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Scott Skiles – Skiles got his first head coaching gig while finishing up his career as a player in Greece. After one year as an assistant with Phoenix, Skiles got his first NBA head job with the Suns in 1999 and went on to win more than 50% of his games in Phoenix, Chicago and Milwaukee.  Aside from his phenomenal 30-assist game with Orlando in 1990, where he set the NBA record, one of his other noteworthy contributions to the game was when asked, in 2003, what Bulls center Eddy Curry could do to improve his pedestrian rebounding numbers. Skiles’ classic reply was, “Jump.”


Doc Rivers – After retiring from the NBA, Rivers worked in broadcasting for a few years, making no secret about his ambitions to become a head coach and executive. When he accepted the Orlando Magic job in 1999, many thought they’d be the worst team in the league. And yet, he turned heads while molding Orlando, with a roster comprised of guys like Darrell Armstrong, Bo Outlaw, John Amaechi, Chucky Atkins, Chris Gatling, Michael Doleac, Scott Howard from Teen Wolf and Skeeter from 147th Street, into a rugged, competitive squad. He won an NBA title as the Celtics coach in 2008, and despite ESPN’s Bill Simmons being a terd in his champagne goblet, Rivers left the notoriously tough city as one of its most beloved coaching figures in modern history. Having returned the Clippers to national relevancy over the last few years, Rivers is on pace to become a coaching great.

 

 

Mark Jackson – Jackson won 23 games during the lockout-shortened season in 2012 with Golden State, but acquitted himself splendidly with 47 and 51 wins over the next two years, leading the franchise to consecutive playoff appearances for the first time in over 20 years. Unfortunately, he was yelling out, “Mama, there goes that man!” when he was given his unwarranted pink slip by the Warriors. But Jackson proved that he can take a young team with talent and put them on the road to success. It was Jackson’s success in Golden State that begat the ascension of the artist formerly known as Ason Kidd in Brooklyn (who earned that nicknamed early in his NBA career due to not having any semblance of a jump shot, or a “J” in street parlance).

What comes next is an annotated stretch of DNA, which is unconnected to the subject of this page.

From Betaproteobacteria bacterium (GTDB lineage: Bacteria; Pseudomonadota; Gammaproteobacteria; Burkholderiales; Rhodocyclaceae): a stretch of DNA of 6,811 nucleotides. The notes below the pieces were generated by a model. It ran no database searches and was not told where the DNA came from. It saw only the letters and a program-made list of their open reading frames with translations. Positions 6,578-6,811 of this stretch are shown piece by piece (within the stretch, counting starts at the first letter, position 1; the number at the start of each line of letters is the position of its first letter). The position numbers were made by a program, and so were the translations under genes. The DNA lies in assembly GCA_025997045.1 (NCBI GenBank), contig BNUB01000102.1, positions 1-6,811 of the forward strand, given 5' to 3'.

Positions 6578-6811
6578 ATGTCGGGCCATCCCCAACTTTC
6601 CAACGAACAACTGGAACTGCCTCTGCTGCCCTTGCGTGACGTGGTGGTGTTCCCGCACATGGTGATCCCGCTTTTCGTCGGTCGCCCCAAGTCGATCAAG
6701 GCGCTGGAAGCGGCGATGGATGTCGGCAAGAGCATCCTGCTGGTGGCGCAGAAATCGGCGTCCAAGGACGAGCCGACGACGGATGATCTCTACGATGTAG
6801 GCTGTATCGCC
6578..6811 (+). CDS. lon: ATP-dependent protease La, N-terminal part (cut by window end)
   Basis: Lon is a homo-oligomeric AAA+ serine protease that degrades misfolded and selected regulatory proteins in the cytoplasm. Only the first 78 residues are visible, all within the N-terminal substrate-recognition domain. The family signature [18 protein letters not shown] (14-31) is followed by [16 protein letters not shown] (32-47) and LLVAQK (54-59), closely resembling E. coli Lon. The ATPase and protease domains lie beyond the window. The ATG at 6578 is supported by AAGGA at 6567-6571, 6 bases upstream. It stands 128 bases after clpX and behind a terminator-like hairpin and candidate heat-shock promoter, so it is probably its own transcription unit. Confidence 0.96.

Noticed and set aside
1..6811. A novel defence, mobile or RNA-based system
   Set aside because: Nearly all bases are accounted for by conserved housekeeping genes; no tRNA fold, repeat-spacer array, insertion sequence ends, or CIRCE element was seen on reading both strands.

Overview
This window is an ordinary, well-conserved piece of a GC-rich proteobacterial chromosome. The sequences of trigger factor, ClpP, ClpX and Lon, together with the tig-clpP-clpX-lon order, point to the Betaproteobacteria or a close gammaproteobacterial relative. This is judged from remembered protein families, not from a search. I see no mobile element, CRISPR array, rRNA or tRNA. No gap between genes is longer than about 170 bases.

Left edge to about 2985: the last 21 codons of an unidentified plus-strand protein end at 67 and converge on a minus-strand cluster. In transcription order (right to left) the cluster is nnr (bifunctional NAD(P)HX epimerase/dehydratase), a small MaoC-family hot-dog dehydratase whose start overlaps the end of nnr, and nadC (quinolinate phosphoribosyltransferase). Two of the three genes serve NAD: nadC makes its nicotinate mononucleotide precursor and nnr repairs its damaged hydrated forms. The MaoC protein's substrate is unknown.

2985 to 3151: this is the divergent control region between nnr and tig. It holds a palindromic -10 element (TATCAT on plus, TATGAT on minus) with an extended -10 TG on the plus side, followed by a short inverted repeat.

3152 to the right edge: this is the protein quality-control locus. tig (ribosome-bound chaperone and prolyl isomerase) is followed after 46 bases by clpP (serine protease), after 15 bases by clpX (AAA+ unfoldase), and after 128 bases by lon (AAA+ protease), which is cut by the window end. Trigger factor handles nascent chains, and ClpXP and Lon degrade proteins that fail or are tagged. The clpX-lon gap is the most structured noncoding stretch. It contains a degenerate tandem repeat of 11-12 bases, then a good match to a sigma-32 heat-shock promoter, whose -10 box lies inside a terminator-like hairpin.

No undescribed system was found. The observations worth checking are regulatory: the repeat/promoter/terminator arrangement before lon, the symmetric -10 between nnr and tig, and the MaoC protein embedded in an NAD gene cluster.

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Jason Kidd – Kidd became just the third player to retire, and within 16 minutes, be named an NBA Head coach since the ABA and NBA merged during the ’76-’77 season, following in the footsteps of Mike Dunleavy and Paul Silas. One of the underreported elements of the deal was that Kidd also purchased the minority ownership share of the franchise that once belonged to Jay Z. After getting off to a rocky start, he led the Nets to a second-round playoff appearance against the Miami Heat.

In his introductory press conference at Madison Square Garden, Fisher said, “I’m taking a tremendous amount of pride in coming here and doing my job. This is not a ceremony. This is not for PR. This is not for Phil and I to just hang out again as friends. This is to go to work and get our job done and we want to add more banners to this ceiling in here as we all continue to come back to this building on a daily, weekly, monthly, yearly basis.”

In reference to his inexperience as a tactician and coach, Fisher said, “There will obviously be a lot of talk about my inexperience as a head coach. That is obviously, factually true: I have not been a head coach in the NBA, or college or high school. But I am experienced. Basketball is a game that I am experienced in playing, understanding, leading in, guiding in, helping another group of people achieve the greatest gift in the world as a professional athlete — and that’s being a champion. That I have experience in.”